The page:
Why Canned Tuna Shouldn’t Be A Part Of Your Everyday Diet

in Health by

Tuna is probably the fastest source of protein to be grabbed on the go, making it a favorite for many people who are trying to eat healthy, build muscles or lose weight. Instead of having to spend time and effort cooking your proteins, canned tuna takes a few minutes to be prepared or can be eaten straight out of the can. But the real question is, is tuna actually safe to eat?

Even though tuna is a good source of protein, omega-3, iron and B vitamins there is a lot of controversy regarding how healthy it actually is and if it’s safe to be consumed regularly. The controversy revolves around the safety of consuming the tuna itself as well as it’s packaging. There are three main concerns when it comes to consuming canned tuna, the high levels of; mercury, sodium and BPA.

 

Mercury

Canned Tuna contains mercury; high consumption of mercury can damage your nervous system as well as brain function. Too much consumption of canned tuna poses a health risk, especially for pregnant women, breastfeeding women, unborn babies and young children.

Sodium

Besides it’s mercury content, canned tuna usually has added sodium and some brands have excessively high levels of sodium in their cans. Consuming too much sodium can lead to high-blood pressure as well as increase risk for heart disease. It is recommended to go for canned tuna that has the least amount of added sodium.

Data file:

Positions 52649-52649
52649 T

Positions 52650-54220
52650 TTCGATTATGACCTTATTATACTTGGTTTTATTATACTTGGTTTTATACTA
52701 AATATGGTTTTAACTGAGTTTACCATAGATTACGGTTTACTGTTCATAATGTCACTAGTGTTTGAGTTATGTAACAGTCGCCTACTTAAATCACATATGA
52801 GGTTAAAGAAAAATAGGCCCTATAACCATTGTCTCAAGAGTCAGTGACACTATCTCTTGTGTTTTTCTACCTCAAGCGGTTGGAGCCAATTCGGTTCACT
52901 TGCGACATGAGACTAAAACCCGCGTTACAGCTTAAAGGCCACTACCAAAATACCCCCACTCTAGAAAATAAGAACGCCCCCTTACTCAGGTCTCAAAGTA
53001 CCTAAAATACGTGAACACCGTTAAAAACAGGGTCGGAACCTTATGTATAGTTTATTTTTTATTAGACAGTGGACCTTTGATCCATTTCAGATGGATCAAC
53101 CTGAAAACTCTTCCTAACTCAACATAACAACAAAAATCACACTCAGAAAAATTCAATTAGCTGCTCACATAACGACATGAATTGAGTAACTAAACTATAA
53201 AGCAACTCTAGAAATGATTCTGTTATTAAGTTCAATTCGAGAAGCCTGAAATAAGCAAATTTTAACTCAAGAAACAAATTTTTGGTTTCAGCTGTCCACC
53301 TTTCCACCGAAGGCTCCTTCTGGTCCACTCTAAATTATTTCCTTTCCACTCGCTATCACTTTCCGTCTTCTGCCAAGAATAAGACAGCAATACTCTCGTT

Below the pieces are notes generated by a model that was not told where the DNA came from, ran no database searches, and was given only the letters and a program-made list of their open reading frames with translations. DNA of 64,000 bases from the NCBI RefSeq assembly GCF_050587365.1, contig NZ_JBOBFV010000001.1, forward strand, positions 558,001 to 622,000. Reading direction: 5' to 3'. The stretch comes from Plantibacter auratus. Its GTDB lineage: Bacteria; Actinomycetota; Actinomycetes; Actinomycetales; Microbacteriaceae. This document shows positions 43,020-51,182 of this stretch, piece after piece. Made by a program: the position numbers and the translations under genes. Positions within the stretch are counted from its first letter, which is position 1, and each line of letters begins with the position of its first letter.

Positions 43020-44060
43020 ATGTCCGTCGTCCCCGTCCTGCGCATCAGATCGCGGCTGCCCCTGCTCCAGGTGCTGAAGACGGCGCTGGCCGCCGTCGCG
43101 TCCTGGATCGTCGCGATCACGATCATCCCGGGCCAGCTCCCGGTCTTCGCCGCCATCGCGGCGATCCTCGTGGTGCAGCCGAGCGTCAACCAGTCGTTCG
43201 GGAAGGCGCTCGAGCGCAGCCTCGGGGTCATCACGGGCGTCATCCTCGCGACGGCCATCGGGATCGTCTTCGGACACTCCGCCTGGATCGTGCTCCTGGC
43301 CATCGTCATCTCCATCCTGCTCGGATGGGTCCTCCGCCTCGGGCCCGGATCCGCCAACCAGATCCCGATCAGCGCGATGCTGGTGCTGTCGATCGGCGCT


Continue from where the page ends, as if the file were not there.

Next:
Bisphenol A (BPA)

BPA is a chemical with estrogen-like properties, when it enters the body, it binds to estrogen receptors and can influence a few bodily processes such as energy levels, reproduction and growth. BPA is present in the can itself and can possibly be leaked into the tuna itself, eventually making its way into your body.

 

While canned tuna may not be the healthiest form of dietary protein, it still possesses beneficial nutrients so you don’t have to completely cut it out of your diet. The FDA recommends an average of 2 cans of tuna per week, to stay on the safe side and avoid any of the health risks associated with consuming canned tuna. So, having tuna everyday to fulfill your protein needs is probably not the healthiest option for your body. Start by gradually reducing your intake until you reach a maximum of one or two cans per week, this way you will be absorbing the beneficial nutrients in tuna and avoiding the harms mentioned above.

Although a sociologist at heart, Nadine finds her love in nutrition, her passion in Pilates and her purpose in writing. Nadine is a Specialist in Fitness Nutrition and a Pilates-instructor in the making. She is also the founder of health blog, Nourished by Nadine (@nourishedbynadine) where she shares her own recipes, as well as health tips.

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